Ancient Monuments

History on the Ground

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Cross dyke on Hindhead golf course

A Scheduled Monument in Haslemere, Surrey

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Latitude: 51.1286 / 51°7'42"N

Longitude: -0.7676 / 0°46'3"W

OS Eastings: 486335.924025

OS Northings: 137311.432504

OS Grid: SU863373

Mapcode National: GBR DC9.4S0

Mapcode Global: VHDYG.NW2P

Entry Name: Cross dyke on Hindhead golf course

Scheduled Date: 8 June 1970

Last Amended: 8 December 1997

Source: Historic England

Source ID: 1018020

English Heritage Legacy ID: 29298

County: Surrey

Civil Parish: Haslemere

Built-Up Area: Churt

Traditional County: Surrey

Lieutenancy Area (Ceremonial County): Surrey

Church of England Parish: Churt

Church of England Diocese: Guildford


The monument includes a roughly east-west aligned cross dyke constructed
across a sandstone spur situated around 1.5km to the north west of Hindhead.
The 150m long dyke has a ditch around 5m wide and 0.75m deep, flanked to the
south by a bank up to 7m wide and 1m high. The ends of the earthwork are
formed by well defined, rounded terminals. A short section of the earthwork
towards the centre of the monument has been levelled by a track which runs
along the spur, and the ditch will survive here as an infilled, buried
The modern surface of the track which crosses the monument is excluded from
the scheduling, although the ground beneath it is included.

The site of the monument is shown on the attached map extract.
It includes a 2 metre boundary around the archaeological features,
considered to be essential for the monument's support and preservation.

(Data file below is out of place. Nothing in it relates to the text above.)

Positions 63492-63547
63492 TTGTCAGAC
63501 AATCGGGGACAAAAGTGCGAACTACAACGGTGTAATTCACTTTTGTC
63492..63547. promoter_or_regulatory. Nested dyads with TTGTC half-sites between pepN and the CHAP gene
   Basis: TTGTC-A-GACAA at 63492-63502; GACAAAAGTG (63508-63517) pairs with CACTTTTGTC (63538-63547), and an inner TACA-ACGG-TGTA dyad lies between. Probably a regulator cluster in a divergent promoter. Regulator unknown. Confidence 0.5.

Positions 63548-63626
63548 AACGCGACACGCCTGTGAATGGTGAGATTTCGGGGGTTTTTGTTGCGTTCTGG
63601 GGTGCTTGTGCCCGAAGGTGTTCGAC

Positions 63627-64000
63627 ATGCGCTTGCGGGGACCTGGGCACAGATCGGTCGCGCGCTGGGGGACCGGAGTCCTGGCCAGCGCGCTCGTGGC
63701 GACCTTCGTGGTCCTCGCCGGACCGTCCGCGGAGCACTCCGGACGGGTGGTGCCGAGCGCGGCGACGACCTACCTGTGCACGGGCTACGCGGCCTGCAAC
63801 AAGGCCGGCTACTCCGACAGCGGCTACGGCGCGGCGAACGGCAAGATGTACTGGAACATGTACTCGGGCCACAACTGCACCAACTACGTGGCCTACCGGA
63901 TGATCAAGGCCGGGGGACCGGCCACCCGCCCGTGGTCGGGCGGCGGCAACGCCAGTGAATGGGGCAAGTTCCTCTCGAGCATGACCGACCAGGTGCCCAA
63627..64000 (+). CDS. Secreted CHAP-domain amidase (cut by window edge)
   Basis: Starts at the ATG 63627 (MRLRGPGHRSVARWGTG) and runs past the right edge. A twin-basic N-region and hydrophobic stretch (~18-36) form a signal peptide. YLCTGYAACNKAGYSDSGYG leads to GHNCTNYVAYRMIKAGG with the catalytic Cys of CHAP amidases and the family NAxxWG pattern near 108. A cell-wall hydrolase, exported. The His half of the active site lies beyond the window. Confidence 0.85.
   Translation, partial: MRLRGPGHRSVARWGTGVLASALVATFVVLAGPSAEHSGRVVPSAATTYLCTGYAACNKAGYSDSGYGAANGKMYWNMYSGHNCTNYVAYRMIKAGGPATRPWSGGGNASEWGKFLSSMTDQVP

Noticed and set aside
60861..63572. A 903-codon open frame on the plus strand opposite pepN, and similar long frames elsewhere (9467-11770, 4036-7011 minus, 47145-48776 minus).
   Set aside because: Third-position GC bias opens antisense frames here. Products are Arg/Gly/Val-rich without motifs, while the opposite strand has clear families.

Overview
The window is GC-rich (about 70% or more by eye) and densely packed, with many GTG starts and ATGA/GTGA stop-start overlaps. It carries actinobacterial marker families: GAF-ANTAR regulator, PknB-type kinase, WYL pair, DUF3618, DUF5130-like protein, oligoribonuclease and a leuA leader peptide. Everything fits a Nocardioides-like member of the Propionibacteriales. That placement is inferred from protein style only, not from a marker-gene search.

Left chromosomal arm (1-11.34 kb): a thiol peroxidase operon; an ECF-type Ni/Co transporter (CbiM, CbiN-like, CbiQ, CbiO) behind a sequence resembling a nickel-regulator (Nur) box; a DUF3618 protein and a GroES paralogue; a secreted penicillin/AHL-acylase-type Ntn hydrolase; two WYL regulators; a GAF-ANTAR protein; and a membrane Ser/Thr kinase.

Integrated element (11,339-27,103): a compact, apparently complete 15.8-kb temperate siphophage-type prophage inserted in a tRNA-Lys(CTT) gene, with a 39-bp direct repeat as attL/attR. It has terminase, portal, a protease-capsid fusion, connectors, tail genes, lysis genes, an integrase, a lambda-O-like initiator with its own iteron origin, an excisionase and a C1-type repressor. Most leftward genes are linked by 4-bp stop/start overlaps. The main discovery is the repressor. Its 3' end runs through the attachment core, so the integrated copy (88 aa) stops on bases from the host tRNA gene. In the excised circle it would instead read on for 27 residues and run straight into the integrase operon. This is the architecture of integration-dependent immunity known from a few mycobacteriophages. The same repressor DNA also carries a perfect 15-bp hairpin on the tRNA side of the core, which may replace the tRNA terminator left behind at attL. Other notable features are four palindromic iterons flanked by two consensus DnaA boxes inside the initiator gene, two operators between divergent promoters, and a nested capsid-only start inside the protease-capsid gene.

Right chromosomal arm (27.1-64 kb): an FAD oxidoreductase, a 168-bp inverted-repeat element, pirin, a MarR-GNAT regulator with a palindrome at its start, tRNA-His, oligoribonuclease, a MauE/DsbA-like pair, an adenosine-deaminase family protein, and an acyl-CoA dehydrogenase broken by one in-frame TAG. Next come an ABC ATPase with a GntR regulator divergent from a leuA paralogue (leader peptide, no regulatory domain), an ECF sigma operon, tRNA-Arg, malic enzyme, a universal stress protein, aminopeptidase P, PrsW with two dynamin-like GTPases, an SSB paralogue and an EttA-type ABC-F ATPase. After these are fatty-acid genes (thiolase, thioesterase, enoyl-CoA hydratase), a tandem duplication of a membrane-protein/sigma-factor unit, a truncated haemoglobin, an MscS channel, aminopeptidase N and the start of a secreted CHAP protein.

Source: Historic England

Reasons for Scheduling

Cross dykes are substantial linear earthworks typically between 0.2km and 1km
long and comprising one or more ditches arranged beside and parallel to one or
more banks. They generally occur in upland situations, running across ridges
and spurs. They are recognised as earthworks or as cropmarks on aerial
photographs, or as combinations of both. The evidence of excavation and
analogy with associated monuments demonstrates that their construction spans
the millennium from the Middle Bronze Age, although they may have been re-used
later. Current information favours the view that they were used as territorial
boundary markers, probably demarcating land allotment within communities,
although they may also have been used as trackways, cattle droveways or
defensive earthworks. Cross dykes are one of the few monument types which
illustrate how land was divided up in the prehistoric period. They are of
considerable importance for any analysis of settlement and land use in the
Bronze Age. Very few have survived to the present day and hence all well-
preserved examples are considered to be of national importance.

Although it has suffered from some subsequent disturbance, the cross dyke on
Hindhead golf course survives well and will retain important archaeological
and environmental evidence relating to its original construction and use.

Source: Historic England


RCHME, NMR Coversearch: various APs dating from 1945 to 1978,

Source: Historic England

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